Is your impact audited?

We all remember preparing for exams as students; it was at the last minute on numerous occasions. For some of us, burning the midnight oil or studying just a few days (even hours) ahead was the best strategy. In such cases, the adrenaline of making it to the other side would ensure good outcomes. 

This analogy makes a wonderful case to explain the efforts taken to reign in the chaos near the end of the Financial Year, and the sustainability arms of corporate organizations grappling to get their houses in order.

To remind us all, the Government of India enacted a ruling in 2013 under the Companies Act where certain companies are required to spend at least 2% of their average net profit from the preceding three years on CSR activities. 

The Act as of 2022 stands revised, implying a few things and more.

  • Companies must have CSR committees.
  • Unspent monies must be put aside in their “Unspent CSR account.”
  • Impact Assessments can be considered CSR spending and cannot be greater than 2% of CSR spending or Rs 50 lakh, whichever is higher. 

Why is this good news?

It now allows for more significant Impact Assessment expense, which implies better programming, planning, and execution by corporate social responsibility folks. 

I categorize these clients or partners into four subsets below. 

Early risers
The rush begins around December, right before the West starts to go into holiday mode for Christmas and New Year. Mind you, these are the “Early Risers” or partners who realize well before the D-date that compliance requirements mandate that they get their third-party Impact Assessments done. They may have some older datasets for comparison, have a good sense of what needs to be done, and want to be ready for their board meetings at the end of March or April with numbers indicative of the ‘good work’ done. Typically, showcasing project stories via dashboards and case studies to bolster the numbers as a part of their strategic request. 

New Year, New Gear

The second category is “New Year, New Gear”. These are partners who realize that the last quarter is upon us. We are twelve weeks away from March 31st, and for them to have a new strategic plan for the subsequent financial year, they must be able to measure and prove that work done so far was impactful, or even better – worth it. They take about two weeks to find the right partner, get the research done via them, have the third party collect data, put down the right indicators, showcase improvement, and be ready for what the Board(s) may have to say.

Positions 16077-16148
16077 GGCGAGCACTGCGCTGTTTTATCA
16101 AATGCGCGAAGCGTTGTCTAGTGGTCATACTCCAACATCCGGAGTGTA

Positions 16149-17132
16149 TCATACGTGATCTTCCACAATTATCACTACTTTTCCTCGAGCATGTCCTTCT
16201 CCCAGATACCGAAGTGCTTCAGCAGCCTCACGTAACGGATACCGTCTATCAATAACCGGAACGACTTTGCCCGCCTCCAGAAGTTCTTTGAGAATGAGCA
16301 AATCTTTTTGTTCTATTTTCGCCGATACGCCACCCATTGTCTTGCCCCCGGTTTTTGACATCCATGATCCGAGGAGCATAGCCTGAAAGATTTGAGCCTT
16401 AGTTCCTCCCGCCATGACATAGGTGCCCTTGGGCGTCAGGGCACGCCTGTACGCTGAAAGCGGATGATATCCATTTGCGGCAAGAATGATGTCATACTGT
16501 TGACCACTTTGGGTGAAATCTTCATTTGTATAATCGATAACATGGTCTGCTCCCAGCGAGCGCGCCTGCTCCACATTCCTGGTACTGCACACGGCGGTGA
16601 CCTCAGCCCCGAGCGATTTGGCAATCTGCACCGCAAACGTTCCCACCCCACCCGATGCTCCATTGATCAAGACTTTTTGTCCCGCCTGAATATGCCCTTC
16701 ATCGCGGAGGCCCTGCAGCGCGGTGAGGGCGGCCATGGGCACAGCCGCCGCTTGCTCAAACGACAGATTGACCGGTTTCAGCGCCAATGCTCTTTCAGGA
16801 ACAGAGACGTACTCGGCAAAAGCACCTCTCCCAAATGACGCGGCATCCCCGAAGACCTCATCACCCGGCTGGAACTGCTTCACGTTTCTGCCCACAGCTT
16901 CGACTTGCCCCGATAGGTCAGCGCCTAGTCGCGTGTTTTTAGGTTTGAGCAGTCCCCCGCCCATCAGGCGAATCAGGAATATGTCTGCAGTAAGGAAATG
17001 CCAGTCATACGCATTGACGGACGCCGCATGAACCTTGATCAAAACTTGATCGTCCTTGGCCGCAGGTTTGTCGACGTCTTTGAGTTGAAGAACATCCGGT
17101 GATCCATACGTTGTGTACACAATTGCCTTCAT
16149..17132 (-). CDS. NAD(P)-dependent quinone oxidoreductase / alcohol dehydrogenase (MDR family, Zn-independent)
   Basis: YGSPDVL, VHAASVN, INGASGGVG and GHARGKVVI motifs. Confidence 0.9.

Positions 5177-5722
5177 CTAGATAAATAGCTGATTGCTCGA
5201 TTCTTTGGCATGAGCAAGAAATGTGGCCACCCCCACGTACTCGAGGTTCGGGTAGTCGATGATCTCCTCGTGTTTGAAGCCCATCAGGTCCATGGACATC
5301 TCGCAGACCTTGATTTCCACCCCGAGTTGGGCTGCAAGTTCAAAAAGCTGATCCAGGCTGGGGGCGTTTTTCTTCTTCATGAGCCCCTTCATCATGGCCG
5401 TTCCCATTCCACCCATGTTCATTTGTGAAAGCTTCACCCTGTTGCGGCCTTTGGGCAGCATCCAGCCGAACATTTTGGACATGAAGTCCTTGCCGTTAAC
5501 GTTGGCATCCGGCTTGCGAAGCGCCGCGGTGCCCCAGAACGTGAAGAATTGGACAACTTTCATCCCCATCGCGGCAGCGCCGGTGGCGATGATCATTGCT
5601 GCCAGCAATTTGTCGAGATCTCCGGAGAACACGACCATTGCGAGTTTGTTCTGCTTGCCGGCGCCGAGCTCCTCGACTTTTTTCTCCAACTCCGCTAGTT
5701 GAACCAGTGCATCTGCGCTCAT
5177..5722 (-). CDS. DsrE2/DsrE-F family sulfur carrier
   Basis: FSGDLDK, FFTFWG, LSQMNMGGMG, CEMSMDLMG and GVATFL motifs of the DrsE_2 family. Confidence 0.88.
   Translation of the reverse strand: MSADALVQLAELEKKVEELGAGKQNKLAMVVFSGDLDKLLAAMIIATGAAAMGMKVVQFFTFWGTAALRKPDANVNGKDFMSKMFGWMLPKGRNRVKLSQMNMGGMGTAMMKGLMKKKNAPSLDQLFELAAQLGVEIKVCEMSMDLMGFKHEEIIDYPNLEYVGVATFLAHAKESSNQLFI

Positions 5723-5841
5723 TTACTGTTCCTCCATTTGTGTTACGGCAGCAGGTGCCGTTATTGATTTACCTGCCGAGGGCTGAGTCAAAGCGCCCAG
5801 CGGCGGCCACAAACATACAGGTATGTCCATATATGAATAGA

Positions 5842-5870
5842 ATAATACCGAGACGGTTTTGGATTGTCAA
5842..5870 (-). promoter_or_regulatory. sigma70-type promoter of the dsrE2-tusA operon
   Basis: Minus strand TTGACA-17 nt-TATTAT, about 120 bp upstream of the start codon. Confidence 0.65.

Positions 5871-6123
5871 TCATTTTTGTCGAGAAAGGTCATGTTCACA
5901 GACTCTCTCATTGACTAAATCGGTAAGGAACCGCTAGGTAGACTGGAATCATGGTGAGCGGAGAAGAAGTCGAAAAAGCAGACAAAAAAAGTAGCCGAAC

Fishing in February

The third category is those “Fishing in February”. It is now do or die to find a third-party assessor somehow. There is just enough time to combine and pair some reports with data. They can only partner with organizations willing to get things started simultaneously in multiple states to evaluate multiple programs and write short briefs of succinct reports. Piecing together short video stories may still be possible, but collecting qualitative data and analyzing it across multiple stakeholders or states is largely impossible.

Mayhem in March

The fourth and the one with the highest risk threshold is the one I like to categorize as “Mayhem in March”. This is perhaps just a namesake category to get some numbers out in the public domain or to push through weekends to get something worthy for April. This puts much pressure on the evaluation partner and compromises the sanctity of the report and the program itself. As far as possible, this is a bad idea! These team members may be part of multiple teams, and CSR evaluation as a task somehow got derailed from its original January deadline.

Historically, evaluations were looked at from a judgmental lens, i.e., why should I pay a third party to tell me whether my money was spent right or whether my program had any impact at all? 

It had a counterintuitive ring to it. The development sector has come a long way since. The third-party end-of-year evaluations are now looking at report cards to help figure out what went right, what can be improved, and which partner did good and therefore deserves more funding. It’s incentivizing the social sector ecosystem by bringing in the merits of competition and performance. 

The social sector is the underdog in our meritocracy race. If the sector does well, the superset of people do well. It means our policies are good, and our government, philanthropists, and CSRs are on the right track. The underdog is the answer to creating a WIN-WIN for all.  



Views expressed above are the author’s own.


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